What new initiatives is the PCCI currently involved in?
YAO: Right now we are focused on the ASEAN integration. It is first and foremost in the agenda nowadays of the PCCI.
What will the ASEAN integration mean for business?
YAO: The ASEAN is composed of 10 countries. By December of this year, we will be like the EU. It will be one economic block, one region, no tariff, everything is duty free. And there will be free trade. Only the currencies will be different.
We are now focusing on the implications of zero tariff on some industries. We will also work on non-tariff barriers. If you can produce more efficiently than those in other ASEAN countries, then you’ll be competitive and be able to maximize benefits from this regional grouping of 600 million consumers.
What types of businesses or companies are you currently targeting to bring to the Philippines?
YAO: The PCCI is inviting companies from all non-ASEAN countries to put up manufacturing plants here, and use the Philippines as a hub to export to the ASEAN counties. As I said, ASEAN has a 600 million population. These investors can utilize the Philippines as a hub and bring in technology. We are fast learners. We have an abundance of skilled human resources.
The PCCI is considered by the government as the voice of industry, and I would like to take this opportunity to invite investors to come here. Our laws are very clear, and they will be well-protected. 100% ownership by foreigners is allowed. This is the best time to come in. Don’t be late, grab the opportunity.
How competitive is the Philippines in terms of economic growth and business climate?
YAO: For the past 5-6 years, we have experienced a steady GDP growth of 6 to 7%, second to China. The investment climate is conducive. As businessmen, we are very optimistic about the future of the Philippines.
I think as far as the business climate is concerned, we are very competitive. We have abundant skilled human resources and we’re an English speaking country. Our people are very talented, fast learners, and willing to learn. Though power costs are an issue, local industries are very competitive.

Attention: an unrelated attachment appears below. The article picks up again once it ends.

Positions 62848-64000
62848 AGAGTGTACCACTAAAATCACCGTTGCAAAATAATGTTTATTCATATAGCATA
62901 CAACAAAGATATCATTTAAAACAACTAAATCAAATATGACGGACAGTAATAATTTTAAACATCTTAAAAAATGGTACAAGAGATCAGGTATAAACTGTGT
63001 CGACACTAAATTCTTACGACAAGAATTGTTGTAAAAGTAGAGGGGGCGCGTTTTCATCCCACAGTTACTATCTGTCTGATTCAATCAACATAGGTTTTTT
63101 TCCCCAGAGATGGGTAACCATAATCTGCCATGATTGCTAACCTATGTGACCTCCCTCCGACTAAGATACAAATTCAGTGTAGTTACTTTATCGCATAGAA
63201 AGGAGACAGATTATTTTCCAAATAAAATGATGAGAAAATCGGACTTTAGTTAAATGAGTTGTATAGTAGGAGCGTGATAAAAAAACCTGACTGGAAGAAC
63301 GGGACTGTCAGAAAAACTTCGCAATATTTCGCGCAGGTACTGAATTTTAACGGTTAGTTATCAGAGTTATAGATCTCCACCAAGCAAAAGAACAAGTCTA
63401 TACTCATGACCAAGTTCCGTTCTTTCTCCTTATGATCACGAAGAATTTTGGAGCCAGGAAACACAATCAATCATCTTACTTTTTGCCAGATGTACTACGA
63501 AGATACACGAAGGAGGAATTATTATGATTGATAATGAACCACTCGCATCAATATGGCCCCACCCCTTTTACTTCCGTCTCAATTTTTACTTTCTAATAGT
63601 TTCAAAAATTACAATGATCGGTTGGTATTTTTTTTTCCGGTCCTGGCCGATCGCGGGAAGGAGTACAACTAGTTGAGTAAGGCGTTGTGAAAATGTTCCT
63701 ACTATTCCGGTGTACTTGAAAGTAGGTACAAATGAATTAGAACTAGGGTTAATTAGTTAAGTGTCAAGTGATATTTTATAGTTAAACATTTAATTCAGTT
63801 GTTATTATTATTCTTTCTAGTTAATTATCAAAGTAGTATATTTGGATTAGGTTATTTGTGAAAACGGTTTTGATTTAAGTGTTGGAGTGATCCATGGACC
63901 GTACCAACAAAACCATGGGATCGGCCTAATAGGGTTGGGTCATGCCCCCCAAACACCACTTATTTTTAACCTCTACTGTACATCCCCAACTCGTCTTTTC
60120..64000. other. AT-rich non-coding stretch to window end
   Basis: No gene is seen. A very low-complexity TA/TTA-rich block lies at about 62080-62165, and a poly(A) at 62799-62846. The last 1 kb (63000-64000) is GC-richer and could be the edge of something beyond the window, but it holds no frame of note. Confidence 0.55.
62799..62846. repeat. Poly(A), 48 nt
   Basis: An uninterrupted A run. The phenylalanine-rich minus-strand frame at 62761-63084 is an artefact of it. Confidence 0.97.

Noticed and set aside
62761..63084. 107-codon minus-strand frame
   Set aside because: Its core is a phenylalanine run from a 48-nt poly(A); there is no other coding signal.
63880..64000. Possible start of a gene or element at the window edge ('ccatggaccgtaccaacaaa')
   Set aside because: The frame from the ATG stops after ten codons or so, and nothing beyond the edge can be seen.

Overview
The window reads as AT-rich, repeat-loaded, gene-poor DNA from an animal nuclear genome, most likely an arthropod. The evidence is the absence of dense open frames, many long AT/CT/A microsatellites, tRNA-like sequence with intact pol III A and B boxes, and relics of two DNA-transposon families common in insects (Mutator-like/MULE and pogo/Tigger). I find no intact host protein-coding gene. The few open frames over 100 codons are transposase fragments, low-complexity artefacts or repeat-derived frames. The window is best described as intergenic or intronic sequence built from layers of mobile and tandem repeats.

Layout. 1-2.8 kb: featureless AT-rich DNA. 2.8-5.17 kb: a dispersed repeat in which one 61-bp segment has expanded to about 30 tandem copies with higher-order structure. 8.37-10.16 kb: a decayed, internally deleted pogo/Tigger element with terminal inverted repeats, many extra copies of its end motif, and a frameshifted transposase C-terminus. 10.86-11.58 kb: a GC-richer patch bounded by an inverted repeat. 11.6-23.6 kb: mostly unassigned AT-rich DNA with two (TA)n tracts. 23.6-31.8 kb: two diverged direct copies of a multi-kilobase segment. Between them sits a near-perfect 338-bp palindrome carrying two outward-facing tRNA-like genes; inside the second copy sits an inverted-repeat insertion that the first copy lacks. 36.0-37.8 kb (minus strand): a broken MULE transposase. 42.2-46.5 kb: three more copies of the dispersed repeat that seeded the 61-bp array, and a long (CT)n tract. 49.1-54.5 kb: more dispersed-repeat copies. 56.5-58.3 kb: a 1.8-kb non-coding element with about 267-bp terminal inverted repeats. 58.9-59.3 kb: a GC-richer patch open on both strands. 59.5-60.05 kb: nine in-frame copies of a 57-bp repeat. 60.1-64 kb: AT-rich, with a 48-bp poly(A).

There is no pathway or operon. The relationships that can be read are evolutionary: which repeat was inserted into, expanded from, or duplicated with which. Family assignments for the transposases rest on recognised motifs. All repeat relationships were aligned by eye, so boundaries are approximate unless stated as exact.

The GDP growth will continue even during the next administration. The way I look at it, 5-6% is not a problem.
Which economic sectors are performing well at the moment? In which areas does the Philippines remain competitive?
YAO: The Philippine economy is consumer-driven. Manufacturing is steadily recovering. Garments is a viable industry here. However, we were overtaken by countries like Bangladesh because of pricing.
With this, we should instead focus on the fashion industry because Filipinos by nature are very artistic. We should be like Lacoste. We should design, and develop brands, and not just be a manufacturer for other countries. We are also very competitive in consumer products and personal care products, as well as in the furniture industry.
To what extent is current infrastructure in the Philippines an impediment to business? What is being done to improve the country’s infrastructure?
YAO: For the past 5 years, the government has concentrated on infrastructure development. You can see a lot of airports, sea ports. In the urban areas, they are building railways and highways. Well, you cannot do that overnight. But if you look at it, so many PPP projects have been awarded. As a businessman, this is the best time to invest. You have to grab the opportunity. Timing is key.
What is your macroeconomic outlook for the Philippines over the next 5-10 years?
YAO: In the next 5 years, we will have a resurgence in manufacturing. The GDP growth will continue even during the next administration. The way I look at it, 5-6% is not a problem. Of course, in 10 years’ time, we are going more into the heavy industries, and as the infrastructure is improved, we will be more competitive.